BOISE – A billionaire who built an agribusiness empire from the southern Idaho desert is directing what will surely be one of his last accomplishments: J.R. Simplot is constructing his mausoleum.
Simplot, who turns 97 in January, can still be seen scooting around the streets in a motorized cart in Boise, headquarters of his eponymous company that produces beef cattle, chemicals and half the french fries that are sold in McDonald’s restaurants.
His final resting place in the Morris Hill Cemetery just west of downtown will also be prominently displayed, with four pillars and the name “Simplot” carved deeply in carnelian granite from a site near Mount Rushmore in South Dakota. The 10-foot high monument’s roof shades a granite urn for the ashes of any Simplot family members who are cremated.
John Richard Simplot dropped out of school as a 14-year-old dyslexic to sell some pigs and went on to build one of the biggest privately held companies in the United States with $3 billion in annual sales, according to his official biographer, Louis Attebery. So it’s no surprise that this self-made man and his wife, Esther, are overseeing the last, difficult details – even their own.
“I don’t know of another monument in the cemetery that outclasses it,” said Harley Fouts, whose Boise Valley Monument Co., built it. “There’s some nice mausoleums, but they were put up quite a long time ago. As far as being an impressive monument goes, I think this one pretty much takes the prize.”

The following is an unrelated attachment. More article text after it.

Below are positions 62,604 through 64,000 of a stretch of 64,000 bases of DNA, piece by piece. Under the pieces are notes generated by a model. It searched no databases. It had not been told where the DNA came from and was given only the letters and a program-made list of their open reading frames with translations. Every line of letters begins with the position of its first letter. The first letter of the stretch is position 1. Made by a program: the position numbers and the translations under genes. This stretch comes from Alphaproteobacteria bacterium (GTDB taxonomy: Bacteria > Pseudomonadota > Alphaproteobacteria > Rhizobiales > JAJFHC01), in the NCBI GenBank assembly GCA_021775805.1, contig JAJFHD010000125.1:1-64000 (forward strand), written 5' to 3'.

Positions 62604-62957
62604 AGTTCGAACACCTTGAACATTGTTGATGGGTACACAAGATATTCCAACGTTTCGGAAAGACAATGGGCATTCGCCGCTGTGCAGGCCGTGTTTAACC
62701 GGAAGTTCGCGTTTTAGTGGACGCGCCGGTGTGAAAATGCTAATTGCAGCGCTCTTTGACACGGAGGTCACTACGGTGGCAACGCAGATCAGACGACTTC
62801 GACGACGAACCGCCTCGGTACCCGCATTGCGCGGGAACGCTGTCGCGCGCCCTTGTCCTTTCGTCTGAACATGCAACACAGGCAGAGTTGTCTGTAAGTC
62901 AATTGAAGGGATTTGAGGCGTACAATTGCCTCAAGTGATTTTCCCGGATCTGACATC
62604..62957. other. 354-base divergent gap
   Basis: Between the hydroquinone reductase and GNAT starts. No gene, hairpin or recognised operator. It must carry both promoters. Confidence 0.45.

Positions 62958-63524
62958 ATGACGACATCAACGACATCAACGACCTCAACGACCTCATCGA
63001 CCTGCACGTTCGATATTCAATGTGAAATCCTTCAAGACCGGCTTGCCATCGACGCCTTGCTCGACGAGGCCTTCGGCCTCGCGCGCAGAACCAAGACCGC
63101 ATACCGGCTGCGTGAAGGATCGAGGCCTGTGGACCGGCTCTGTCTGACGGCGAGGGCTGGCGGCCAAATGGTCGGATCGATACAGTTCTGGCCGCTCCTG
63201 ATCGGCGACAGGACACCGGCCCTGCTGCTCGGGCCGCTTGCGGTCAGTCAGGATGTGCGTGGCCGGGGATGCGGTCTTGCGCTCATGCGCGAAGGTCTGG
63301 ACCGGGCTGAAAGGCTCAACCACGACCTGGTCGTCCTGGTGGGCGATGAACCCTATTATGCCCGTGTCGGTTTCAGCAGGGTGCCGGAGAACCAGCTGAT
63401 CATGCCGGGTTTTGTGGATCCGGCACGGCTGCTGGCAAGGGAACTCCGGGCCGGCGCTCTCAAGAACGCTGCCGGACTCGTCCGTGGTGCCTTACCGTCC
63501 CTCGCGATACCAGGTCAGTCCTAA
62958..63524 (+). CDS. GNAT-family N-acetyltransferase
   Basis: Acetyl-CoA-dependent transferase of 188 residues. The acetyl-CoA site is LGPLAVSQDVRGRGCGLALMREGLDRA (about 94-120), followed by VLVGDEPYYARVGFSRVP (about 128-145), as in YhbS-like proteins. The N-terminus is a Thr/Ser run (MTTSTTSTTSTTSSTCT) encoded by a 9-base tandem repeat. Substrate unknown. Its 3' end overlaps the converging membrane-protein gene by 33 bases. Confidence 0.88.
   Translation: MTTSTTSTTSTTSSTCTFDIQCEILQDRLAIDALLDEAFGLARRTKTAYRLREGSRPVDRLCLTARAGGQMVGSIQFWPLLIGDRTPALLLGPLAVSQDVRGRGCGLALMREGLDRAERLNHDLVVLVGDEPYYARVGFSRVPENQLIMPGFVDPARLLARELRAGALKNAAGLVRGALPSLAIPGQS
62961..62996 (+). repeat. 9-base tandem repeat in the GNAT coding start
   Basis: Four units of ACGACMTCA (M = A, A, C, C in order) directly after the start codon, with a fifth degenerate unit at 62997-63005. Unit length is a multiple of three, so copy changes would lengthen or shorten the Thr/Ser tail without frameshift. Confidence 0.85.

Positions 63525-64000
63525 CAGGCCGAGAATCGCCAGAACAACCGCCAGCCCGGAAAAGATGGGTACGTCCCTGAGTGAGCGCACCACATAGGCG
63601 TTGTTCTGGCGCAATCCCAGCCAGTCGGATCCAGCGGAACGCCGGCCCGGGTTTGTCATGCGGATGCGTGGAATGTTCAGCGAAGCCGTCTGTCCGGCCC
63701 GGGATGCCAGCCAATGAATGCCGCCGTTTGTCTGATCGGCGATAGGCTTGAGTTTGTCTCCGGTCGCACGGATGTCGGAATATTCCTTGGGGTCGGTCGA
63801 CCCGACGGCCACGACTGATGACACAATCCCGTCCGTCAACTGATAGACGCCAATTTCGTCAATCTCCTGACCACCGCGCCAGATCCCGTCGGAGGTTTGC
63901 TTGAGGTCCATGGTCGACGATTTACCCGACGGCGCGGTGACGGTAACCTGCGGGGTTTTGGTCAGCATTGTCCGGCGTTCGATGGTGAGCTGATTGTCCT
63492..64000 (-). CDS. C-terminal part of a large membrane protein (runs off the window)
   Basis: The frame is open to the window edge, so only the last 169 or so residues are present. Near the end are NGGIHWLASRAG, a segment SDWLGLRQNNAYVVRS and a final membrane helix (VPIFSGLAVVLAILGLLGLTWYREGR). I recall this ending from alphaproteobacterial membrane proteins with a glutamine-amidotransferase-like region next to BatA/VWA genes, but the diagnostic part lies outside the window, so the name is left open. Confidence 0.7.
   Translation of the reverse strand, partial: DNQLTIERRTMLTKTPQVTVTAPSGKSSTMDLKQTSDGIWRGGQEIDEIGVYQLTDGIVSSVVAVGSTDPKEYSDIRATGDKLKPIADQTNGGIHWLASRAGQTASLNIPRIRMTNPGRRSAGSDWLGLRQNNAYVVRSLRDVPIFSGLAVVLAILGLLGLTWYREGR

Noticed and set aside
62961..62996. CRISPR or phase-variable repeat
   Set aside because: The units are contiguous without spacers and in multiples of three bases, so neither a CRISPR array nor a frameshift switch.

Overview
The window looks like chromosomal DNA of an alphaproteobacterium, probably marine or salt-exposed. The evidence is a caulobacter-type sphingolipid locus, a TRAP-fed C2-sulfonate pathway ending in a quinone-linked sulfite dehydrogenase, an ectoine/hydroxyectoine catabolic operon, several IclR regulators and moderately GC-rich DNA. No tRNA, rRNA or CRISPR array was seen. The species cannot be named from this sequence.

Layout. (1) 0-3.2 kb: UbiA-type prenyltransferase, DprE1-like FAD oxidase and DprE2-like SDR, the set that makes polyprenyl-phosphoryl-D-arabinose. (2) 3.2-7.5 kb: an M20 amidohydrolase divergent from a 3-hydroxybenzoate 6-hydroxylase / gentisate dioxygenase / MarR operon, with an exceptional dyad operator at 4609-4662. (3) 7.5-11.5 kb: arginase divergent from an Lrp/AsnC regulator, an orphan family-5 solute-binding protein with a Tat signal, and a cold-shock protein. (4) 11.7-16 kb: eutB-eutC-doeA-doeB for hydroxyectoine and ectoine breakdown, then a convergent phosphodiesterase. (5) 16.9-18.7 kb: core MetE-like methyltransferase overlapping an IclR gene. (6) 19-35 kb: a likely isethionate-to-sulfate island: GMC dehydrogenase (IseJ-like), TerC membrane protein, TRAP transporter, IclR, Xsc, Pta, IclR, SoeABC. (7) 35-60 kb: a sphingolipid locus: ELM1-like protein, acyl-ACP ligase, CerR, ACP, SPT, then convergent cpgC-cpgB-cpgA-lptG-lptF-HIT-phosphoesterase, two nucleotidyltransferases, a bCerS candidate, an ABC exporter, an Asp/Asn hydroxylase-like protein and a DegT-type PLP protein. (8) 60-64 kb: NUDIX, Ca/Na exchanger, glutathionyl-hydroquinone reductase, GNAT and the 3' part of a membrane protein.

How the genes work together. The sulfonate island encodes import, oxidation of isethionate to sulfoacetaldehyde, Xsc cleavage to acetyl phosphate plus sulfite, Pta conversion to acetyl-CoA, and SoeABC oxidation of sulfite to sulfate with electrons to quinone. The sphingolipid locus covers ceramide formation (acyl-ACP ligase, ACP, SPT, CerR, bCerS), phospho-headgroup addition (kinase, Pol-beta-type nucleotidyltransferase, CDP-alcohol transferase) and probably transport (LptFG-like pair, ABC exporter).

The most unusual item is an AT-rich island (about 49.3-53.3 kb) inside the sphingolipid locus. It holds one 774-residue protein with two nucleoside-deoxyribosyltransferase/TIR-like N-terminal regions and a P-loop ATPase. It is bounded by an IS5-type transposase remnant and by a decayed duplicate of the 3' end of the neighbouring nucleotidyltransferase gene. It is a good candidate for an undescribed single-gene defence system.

When it’s finally over, Simplot will be in good company: Other residents of the Morris Hill Cemetery include U.S. Sen. William Borah, “The Lion of Idaho” who tried unsuccessfully for the 1936 Republican presidential nomination; Joseph Albertson, founder of the Boise-based supermarket and drugstore chain; former Idaho Gov. Moses Alexander, the first Jewish governor in the United States; and Sen. Frank Church, whose legislation helped return the Panama Canal to Panamanian control.
Fouts, whose employees will have worked on the project for more than a year when it’s complete, declined to say what the mausoleum cost.
Simplot, the 92nd-richest man in 2004 with $2.3 billion, according to Forbe’s magazine, is not short on monuments.
His name adorns buildings and events all over Idaho because of his charitable donations – the lodge at Bogus Basin Mountain Resort above Boise, the stadium in Caldwell, an annual track meet in Pocatello – and he made headlines again last year when he donated his $2.8 million home above Idaho’s capital city to the state to be used as the governor’s mansion.
Simplot is also one of the initial investors in Micron Technology Corp., the Boise-based company that’s become the world’s second-biggest maker of computer memory chips.
At the cemetery, two aboveground crypts, one for each of the Simplots, flank the urn. The granite used to make the monument is two shades of brown. The monument will have a special sprinkler system that’s designed to keep water from striking the granite and causing possible damage.
“It will be ready when either of them needs it,” said Rose Buehler, an assistant to Simplot and his wife.
Local journalism is essential.
Give directly to The Spokesman-Review's Northwest Passages community forums series -- which helps to offset the costs of several reporter and editor positions at the newspaper -- by using the easy options below. Gifts processed in this system are not tax deductible, but are predominately used to help meet the local financial requirements needed to receive national matching-grant funds.
Subscribe now to get breaking news alerts in your email inbox
Get breaking news delivered to your inbox as it happens.